Panel Discussion: "Fleshing out a future COP"

25 February 2022

Portrait of Dr Tara Garnett

with Dr Tara Garnett
Director of Table

Tara is the Director of Table, which sets out the evidence, assumptions, and values underpinning different viewpoints on food systems controversies. Table is a collaboration between the University of Oxford, Wageningen University & Research and t...

The food system generates around a third of human-made greenhouse gas emissions, with about half of these attributable to animal production; and yet food was markedly absent from official discussions at COP26. This, for many analysts, represented not only a major climate-relevant omission but also a missed opportunity for reshaping the food system in ways that could achieve broader set of social, environmental and economic benefits.

That said, some of the major commitments agreed at the 2021 COP – notably around deforestation and methane – will, if implemented, require action from the livestock sector, and many activists are hoping that COP27 will see a far greater focus on livestock-related concerns than has been the case so far.

But what exactly is the livestock problem that needs to be addressed? For some, the ongoing trend towards large-scale, capital-intensive, high density livestock production is the major issue. For others, this trend towards intensification is to be welcomed, since, it is argued, they are far more environmentally efficient than the traditional, extensive and low yielding systems they replace. And then there is the question of appetite. Is our growing demand for meat a given, and the challenge a matter of meeting this demand at least environmental cost; or are robust policies needed to incentivise a shift towards more plant-based, lower impact diets? Is everyone actually missing the point, using overly simplistic metrics to assess the environmental goods and bads of livestock production, and in so doing failing to recognise the numerous ecological, social, economic and cultural benefits of certain livestock systems and the importance of foregrounding equity and food sovereignty in discussions about livestock?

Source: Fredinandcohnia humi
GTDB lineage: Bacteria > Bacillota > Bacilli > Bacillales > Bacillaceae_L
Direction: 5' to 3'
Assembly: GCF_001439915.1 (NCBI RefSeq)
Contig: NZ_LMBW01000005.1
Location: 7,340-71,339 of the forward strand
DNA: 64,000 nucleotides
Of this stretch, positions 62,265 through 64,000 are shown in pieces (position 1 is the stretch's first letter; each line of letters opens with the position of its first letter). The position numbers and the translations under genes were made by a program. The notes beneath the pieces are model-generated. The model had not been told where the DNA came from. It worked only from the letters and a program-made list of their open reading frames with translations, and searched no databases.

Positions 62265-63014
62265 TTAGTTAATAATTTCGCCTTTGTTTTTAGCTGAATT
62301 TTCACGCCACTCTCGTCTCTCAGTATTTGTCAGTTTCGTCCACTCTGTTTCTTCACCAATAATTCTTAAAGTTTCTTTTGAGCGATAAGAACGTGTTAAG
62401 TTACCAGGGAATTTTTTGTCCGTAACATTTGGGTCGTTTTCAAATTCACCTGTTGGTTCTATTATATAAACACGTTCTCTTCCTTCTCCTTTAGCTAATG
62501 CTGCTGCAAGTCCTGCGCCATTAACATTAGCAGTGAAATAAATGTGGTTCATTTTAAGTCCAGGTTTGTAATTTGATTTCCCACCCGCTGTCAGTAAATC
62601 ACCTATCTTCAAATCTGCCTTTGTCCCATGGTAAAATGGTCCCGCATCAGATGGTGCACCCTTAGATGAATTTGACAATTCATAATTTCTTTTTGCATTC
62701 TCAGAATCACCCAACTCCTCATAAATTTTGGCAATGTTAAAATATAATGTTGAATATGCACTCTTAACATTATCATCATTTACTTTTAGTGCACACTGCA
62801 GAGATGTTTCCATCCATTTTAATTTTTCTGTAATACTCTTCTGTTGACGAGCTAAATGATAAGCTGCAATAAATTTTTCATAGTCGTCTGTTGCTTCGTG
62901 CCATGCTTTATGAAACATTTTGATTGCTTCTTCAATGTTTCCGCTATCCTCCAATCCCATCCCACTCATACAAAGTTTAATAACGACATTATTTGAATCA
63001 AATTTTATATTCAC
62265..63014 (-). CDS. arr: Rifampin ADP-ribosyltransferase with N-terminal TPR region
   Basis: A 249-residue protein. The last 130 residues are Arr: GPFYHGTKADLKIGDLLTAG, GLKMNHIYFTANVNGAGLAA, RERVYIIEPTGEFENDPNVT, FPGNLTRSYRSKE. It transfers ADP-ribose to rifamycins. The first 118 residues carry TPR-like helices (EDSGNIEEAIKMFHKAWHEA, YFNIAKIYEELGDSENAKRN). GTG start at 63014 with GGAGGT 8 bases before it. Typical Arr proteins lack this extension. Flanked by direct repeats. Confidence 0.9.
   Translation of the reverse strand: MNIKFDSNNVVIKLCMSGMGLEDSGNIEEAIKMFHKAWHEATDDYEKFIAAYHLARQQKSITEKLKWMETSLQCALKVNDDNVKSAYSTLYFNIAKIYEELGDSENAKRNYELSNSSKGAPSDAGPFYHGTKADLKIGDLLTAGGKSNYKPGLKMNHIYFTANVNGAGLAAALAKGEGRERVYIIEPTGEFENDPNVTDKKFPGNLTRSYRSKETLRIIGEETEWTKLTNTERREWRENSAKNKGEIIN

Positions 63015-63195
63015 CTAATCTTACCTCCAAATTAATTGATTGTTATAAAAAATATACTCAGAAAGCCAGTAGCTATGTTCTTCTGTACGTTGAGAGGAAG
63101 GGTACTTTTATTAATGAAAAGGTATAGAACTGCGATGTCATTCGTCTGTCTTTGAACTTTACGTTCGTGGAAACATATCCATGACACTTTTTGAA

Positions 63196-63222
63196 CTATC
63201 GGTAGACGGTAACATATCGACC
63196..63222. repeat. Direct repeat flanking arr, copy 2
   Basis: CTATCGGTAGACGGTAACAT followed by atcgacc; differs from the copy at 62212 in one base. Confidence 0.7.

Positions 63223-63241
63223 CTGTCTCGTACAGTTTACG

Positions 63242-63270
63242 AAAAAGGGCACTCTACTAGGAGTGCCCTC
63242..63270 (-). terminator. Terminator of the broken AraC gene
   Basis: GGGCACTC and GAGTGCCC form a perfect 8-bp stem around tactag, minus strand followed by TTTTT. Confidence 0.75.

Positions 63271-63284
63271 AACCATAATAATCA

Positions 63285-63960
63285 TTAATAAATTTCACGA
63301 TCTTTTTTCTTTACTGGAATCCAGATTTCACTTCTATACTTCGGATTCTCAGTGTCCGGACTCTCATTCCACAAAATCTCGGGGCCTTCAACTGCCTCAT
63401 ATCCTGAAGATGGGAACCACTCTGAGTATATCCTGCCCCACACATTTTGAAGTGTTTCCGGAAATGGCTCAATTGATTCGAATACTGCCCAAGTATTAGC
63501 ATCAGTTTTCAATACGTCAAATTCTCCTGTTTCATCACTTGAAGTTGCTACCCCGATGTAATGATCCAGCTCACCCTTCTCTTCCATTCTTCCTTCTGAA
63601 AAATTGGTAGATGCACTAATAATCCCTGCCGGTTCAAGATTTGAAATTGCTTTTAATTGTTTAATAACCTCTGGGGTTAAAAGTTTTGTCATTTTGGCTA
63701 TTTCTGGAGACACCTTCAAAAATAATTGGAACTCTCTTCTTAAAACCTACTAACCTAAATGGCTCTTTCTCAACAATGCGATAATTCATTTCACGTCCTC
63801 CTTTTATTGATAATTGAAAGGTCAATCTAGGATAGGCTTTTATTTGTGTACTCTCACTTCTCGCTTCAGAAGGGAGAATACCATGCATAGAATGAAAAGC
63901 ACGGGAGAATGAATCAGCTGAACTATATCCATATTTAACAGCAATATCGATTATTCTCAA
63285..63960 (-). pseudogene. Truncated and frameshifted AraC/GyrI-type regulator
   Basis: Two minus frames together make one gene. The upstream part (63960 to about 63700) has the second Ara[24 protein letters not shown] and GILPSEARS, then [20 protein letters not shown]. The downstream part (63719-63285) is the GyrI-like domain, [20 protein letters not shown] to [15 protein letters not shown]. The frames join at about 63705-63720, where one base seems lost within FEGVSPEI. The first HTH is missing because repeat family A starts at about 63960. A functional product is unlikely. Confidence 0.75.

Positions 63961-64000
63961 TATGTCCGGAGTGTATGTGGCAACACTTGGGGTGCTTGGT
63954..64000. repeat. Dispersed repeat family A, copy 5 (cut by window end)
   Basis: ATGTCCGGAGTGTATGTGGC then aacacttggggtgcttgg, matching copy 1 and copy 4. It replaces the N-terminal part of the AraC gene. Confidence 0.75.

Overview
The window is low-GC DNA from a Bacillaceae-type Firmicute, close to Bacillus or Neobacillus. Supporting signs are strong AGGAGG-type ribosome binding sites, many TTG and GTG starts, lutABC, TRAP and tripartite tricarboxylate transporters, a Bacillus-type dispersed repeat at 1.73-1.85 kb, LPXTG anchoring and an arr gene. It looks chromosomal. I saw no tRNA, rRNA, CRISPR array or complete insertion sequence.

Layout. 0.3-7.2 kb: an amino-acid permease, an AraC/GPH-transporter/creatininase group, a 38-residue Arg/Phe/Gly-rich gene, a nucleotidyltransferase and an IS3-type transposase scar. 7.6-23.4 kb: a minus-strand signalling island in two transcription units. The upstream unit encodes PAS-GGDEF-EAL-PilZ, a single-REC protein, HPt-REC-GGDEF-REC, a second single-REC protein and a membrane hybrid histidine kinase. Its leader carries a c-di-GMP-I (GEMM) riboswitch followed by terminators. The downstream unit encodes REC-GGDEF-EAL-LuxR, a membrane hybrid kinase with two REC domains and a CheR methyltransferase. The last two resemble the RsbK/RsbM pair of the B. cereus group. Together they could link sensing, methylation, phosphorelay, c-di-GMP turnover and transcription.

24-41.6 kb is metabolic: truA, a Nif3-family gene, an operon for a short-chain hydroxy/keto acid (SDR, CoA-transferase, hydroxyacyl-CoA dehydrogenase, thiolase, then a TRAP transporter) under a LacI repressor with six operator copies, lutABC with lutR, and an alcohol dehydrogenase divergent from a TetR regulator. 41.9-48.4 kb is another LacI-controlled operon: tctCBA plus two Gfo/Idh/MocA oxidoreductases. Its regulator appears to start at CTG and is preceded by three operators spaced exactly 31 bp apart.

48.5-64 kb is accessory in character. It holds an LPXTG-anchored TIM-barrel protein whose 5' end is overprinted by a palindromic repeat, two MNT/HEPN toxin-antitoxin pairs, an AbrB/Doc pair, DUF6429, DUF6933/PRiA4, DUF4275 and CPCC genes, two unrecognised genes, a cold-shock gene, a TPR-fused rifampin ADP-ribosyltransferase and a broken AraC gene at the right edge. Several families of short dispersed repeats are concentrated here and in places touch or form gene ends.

Please join Dr Tara Garnett (director of TABLE and fellow of the Oxford Martin School) in conversation with Dr Helena Wright, Policy Director at the FAIRR Initiative, Dr Pablo Manzano, Ikerbasque Research Fellow at the Basque Centre for Climate Change, and Dan Blaustein-Rejto, Director of Food and Agriculture at the Breakthrough Institute.

This is a joint event with TABLE and the Oxford Martin School